I was reviewing my old notebook from business meetings and came across notes from a lunch I had with a friend who owns a PR firm. He has a practice of having lunch with someone different every day of the week. This practice allows him to meet new people, connect new people and learn a ton about the city.
As he and I shared lunch, he explained that he had a different lunch every day because he felt that at the core of meaningful work was a relationship. The work and sharing over lunch would lead to a meaningful relationship that could benefit both people. We discussed how at the end of the day, what we really do is connect people so that they can solve problems, learn new things and find a better way to live. He felt that by meeting as many people as possible he was able to build those connections. I think our photography is similar. We build meaningful relationships to our subject and subject matter to create work that really matters to who we are as individuals and as a society. It is our work to find and build connections to those ideas that makes our work important.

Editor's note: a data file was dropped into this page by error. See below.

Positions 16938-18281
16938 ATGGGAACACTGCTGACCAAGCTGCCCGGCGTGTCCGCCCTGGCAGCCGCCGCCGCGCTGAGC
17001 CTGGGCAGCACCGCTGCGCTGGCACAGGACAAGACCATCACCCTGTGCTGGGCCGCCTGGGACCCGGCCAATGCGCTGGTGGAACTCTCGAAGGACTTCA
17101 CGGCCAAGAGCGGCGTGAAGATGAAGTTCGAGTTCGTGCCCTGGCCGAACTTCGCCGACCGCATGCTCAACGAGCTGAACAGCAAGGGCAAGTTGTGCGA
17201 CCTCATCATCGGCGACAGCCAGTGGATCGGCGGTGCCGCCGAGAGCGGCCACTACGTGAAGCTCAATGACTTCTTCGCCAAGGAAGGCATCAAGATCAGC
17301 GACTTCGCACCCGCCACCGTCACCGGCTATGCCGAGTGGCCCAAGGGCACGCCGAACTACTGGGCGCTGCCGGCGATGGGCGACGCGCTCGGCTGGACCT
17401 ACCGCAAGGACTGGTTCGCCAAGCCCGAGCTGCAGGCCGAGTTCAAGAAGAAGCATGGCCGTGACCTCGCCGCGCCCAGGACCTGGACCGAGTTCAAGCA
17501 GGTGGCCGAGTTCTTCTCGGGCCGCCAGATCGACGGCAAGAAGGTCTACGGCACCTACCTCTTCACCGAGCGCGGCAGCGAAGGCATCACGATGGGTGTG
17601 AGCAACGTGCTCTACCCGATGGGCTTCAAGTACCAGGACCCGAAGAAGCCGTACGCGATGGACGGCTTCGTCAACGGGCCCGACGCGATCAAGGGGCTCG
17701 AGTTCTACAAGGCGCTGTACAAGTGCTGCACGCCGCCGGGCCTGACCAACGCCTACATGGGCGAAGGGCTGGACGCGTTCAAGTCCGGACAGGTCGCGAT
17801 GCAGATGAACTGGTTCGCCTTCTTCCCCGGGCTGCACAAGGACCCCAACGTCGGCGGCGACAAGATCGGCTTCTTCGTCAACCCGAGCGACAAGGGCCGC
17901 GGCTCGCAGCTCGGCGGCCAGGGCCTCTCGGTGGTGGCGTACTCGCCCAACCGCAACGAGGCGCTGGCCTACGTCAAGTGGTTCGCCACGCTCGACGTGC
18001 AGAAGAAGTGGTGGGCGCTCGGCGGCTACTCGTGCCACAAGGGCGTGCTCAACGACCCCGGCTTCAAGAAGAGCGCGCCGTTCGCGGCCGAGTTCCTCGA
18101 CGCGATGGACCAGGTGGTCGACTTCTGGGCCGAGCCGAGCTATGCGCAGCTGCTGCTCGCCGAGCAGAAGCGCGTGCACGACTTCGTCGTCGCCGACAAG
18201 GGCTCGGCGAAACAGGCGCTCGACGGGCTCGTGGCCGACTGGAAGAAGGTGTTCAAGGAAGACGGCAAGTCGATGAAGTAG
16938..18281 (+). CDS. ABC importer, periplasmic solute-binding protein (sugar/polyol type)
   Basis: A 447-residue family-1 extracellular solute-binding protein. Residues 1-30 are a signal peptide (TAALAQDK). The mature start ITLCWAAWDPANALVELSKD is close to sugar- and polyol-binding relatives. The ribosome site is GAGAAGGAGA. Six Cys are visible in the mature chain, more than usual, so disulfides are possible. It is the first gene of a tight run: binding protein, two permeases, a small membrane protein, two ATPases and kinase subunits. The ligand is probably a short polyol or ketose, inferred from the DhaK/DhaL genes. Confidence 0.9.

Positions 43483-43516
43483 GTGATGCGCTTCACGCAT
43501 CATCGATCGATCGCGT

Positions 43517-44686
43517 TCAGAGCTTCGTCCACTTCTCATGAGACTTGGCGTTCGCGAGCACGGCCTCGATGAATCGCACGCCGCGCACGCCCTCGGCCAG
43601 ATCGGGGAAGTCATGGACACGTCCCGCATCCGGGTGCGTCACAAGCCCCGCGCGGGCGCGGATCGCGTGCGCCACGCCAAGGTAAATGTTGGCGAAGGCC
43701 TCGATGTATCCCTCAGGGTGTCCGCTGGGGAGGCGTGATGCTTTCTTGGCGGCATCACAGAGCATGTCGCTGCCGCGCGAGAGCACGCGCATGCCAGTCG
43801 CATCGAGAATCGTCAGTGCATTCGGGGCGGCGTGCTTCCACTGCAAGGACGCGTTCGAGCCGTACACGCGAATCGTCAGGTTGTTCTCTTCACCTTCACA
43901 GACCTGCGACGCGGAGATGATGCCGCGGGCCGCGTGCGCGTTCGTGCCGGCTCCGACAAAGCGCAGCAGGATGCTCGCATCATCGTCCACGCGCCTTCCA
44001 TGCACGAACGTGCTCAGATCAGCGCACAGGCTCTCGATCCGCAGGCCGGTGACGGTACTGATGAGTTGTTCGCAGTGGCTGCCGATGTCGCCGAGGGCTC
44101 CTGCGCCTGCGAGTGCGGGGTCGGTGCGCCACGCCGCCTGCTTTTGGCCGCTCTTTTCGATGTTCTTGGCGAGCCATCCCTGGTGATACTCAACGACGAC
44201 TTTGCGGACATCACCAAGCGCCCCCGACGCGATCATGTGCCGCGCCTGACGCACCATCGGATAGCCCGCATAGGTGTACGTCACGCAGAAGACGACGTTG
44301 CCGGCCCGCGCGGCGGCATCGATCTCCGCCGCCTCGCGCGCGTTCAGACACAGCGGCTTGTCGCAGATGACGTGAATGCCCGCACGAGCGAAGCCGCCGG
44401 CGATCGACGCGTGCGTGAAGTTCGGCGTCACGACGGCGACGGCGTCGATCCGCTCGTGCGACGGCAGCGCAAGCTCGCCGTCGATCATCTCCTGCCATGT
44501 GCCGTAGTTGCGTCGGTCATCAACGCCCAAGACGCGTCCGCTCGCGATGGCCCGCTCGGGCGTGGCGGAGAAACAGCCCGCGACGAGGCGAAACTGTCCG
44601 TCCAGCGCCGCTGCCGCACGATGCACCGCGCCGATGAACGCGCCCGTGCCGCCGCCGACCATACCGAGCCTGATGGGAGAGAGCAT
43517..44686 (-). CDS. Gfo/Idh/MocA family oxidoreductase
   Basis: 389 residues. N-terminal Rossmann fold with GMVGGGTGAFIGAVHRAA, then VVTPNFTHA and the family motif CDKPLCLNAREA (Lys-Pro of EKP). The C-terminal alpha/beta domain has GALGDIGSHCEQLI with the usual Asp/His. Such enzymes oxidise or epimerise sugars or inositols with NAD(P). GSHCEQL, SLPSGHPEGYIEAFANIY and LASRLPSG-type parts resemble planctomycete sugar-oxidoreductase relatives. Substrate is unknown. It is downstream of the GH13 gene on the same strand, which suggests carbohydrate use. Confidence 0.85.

As he talked about his daily lunch practice, I was reminded of how yoga is similar. When you talk to photographers they speak of being a photographer as if it is something to mark off a list. When you speak to people dedicated to yoga, they describe it as a practice. Something that they do over and over again in an attempt to improve knowing that they will never be done with yoga. I think our photography can be a lot like that. When we realize that really good photography is about practice, discipline, and dedication to something that we will never fully know it can shift how we approach our work and our images.
I was also reminded of a lesson from a yoga instructor about how the three levels of students–beginning, intermediate, and advanced–make teaching a challenge. The challenge being that beginning and advanced students were a joy to teach. They were willing to try anything and push themselves as hard as they could. Intermediate students only wanted to work on what they liked. They were often stuck in a rut. I think our photography can be like that. We get familiar and comfortable and stop working on new skills. This takes the practice of photography and makes it about just redoing what we already know. The result just might be really boring photographs.
Don’t forget to check out my 2017 Workshops including the Perceptive Photographer Workshop focused on the intersection side of photography.